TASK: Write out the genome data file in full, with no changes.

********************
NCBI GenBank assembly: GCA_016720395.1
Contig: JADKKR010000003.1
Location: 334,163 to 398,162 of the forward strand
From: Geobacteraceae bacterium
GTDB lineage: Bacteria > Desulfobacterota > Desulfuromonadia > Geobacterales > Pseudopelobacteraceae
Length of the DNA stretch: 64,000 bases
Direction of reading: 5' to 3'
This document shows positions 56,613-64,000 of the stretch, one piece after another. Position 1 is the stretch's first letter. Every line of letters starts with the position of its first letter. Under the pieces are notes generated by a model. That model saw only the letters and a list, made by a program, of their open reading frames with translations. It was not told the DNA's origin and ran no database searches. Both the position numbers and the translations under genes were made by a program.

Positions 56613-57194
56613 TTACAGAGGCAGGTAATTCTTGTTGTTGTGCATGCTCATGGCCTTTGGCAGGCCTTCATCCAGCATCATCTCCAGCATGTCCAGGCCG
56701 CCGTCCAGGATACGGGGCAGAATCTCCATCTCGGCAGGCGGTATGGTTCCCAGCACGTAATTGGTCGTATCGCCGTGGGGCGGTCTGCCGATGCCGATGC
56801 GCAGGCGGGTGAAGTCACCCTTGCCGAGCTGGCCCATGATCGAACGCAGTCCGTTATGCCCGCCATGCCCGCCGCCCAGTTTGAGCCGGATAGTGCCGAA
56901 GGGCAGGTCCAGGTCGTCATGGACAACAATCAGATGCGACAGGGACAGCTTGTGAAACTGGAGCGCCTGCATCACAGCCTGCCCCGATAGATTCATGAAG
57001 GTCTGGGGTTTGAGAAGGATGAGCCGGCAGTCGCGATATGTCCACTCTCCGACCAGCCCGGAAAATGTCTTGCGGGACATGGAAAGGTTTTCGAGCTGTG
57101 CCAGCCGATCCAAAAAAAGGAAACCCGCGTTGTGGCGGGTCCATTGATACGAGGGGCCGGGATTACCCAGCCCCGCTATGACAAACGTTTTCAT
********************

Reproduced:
NCBI GenBank assembly: GCA_016720395.1
Contig: JADKKR010000003.1
Location: 334,163 to 398,162 of the forward strand
From: Geobacteraceae bacterium
GTDB lineage: Bacteria > Desulfobacterota > Desulfuromonadia > Geobacterales > Pseudopelobacteraceae
Length of the DNA stretch: 64,000 bases
Direction of reading: 5' to 3'
This document shows positions 56,613-64,000 of the stretch, one piece after another. Position 1 is the stretch's first letter. Every line of letters starts with the position of its first letter. Under the pieces are notes generated by a model. That model saw only the letters and a list, made by a program, of their open reading frames with translations. It was not told the DNA's origin and ran no database searches. Both the position numbers and the translations under genes were made by a program.

Positions 56613-57194
56613 TTACAGAGGCAGGTAATTCTTGTTGTTGTGCATGCTCATGGCCTTTGGCAGGCCTTCATCCAGCATCATCTCCAGCATGTCCAGGCCG
56701 CCGTCCAGGATACGGGGCAGAATCTCCATCTCGGCAGGCGGTATGGTTCCCAGCACGTAATTGGTCGTATCGCCGTGGGGCGGTCTGCCGATGCCGATGC
56801 GCAGGCGGGTGAAGTCACCCTTGCCGAGCTGGCCCATGATCGAACGCAGTCCGTTATGCCCGCCATGCCCGCCGCCCAGTTTGAGCCGGATAGTGCCGAA
56901 GGGCAGGTCCAGGTCGTCATGGACAACAATCAGATGCGACAGGGACAGCTTGTGAAACTGGAGCGCCTGCATCACAGCCTGCCCCGATAGATTCATGAAG
57001 GTCTGGGGTTTGAGAAGGATGAGCCGGCAGTCGCGATATGTCCACTCTCCGACCAGCCCGGAAAATGTCTTGCGGGACATGGAAAGGTTTTCGAGCTGTG
57101 CCAGCCGATCCAAAAAAAGGAAACCCGCGTTGTGGCGGGTCCATTGATACGAGGGGCCGGGATTACCCAGCCCCGCTATGACAAACGTTTTCAT